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king nerve, which brought him out victorious. This nerve had in it something splendid and chivalric. It never failed him for a moment on occasions which would have paralysed ordinary commanders. An instance was given in October, 1863. Near Auburn his column was surrounded by the whole of General Meade's army, then retiring before General Lee. Stuart massed his command, kept cool, listened hour after hour as the night passed on, to the roll of the Federal artillery and the heavy tramp of ected. Nor, for a long time, did his incessant exposure of himself bring him so much as a scratch. On all the great battle-fields of Virginia, Maryland, and Pennsylvania, as well as in the close and bitter conflicts of his cavalry at Fleetwood, Auburn, Upperville, Middleburg, South Mountain, Monocacy, Williamsport, Shepherdstown, Paris, Barbee's, Jeffersonton, Culpeper Court-House, Brandy, Kelly's Ford, Spotsylvania — in these, and a hundred other hotly-contested actions, he was in the very th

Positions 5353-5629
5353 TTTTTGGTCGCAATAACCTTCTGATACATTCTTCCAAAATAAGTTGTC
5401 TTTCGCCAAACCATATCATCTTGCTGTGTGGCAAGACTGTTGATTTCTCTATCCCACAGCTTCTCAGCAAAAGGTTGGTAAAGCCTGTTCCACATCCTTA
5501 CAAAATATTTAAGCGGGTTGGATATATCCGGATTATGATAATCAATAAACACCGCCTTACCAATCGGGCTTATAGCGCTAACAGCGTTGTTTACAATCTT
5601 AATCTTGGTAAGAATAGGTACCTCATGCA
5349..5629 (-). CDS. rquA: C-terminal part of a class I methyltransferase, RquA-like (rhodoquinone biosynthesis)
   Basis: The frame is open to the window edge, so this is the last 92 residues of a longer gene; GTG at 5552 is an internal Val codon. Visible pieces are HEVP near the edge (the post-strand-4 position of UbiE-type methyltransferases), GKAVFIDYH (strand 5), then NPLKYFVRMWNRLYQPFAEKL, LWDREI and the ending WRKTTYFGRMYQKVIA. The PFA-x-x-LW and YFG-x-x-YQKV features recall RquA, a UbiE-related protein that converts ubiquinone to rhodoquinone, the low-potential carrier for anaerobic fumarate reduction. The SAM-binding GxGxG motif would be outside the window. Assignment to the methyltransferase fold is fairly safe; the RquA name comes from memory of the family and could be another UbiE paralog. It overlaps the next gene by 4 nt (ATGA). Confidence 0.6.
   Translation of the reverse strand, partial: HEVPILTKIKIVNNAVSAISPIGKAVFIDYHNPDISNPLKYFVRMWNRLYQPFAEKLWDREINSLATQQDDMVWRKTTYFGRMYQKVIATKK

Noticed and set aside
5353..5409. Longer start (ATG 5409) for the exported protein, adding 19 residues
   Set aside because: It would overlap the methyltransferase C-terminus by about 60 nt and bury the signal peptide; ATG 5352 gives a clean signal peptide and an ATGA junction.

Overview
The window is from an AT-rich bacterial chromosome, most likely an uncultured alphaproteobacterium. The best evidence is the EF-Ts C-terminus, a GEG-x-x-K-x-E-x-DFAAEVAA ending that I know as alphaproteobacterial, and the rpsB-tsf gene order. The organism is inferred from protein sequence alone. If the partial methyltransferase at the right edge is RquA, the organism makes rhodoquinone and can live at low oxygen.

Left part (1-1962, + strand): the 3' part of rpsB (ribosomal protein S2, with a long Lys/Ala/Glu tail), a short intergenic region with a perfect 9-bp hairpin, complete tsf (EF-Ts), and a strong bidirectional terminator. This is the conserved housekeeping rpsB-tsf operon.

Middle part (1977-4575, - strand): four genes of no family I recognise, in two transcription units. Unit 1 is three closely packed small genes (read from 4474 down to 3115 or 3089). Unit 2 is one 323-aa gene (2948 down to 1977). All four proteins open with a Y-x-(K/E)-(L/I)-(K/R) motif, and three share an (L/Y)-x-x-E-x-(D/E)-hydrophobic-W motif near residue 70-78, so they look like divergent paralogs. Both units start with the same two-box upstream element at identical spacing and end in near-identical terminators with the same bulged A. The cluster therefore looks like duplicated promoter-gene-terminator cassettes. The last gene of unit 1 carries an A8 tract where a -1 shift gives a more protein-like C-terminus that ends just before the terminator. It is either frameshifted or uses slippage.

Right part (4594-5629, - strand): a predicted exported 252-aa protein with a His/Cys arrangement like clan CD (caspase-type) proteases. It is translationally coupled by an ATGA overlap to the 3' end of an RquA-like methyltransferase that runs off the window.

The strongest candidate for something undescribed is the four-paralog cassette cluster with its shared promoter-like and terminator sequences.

John Esten Cooke, Wearing of the Gray: Being Personal Portraits, Scenes, and Adventures of War., From the Rapidan to Frying-Pan in October, 1863. (search)
to reconnoitre toward Catlett's Station, the scene of his great raid in August, 1862, when he captured General Pope's coat and official papers. The incident which followed was one of the most curious of the war. Iii. Stuart had just passed Auburn, when General Gordon, commanding the rear of his column, sent him word that a heavy force of the enemy's infantry had closed in behind him, completely cutting him off from General Lee. As at the same moment an army corps of Federal infantry was to be some fatality, were regularly unsuccessful. While the cavalry drove their opponents before them at Stone House Mountain, Culpeper Court-House, Brandy, Warrenton Springs, Bull Run, and Bucklands, the infantry failed to arrest the enemy at Auburn; were repulsed at Bristoe with the loss of several guns; and now, on the Rappahannock, was to occur that ugly affair at the railroad bridge, in which two brigades of General Lee's army were surprised, overpowered, and captured almost to a man. Su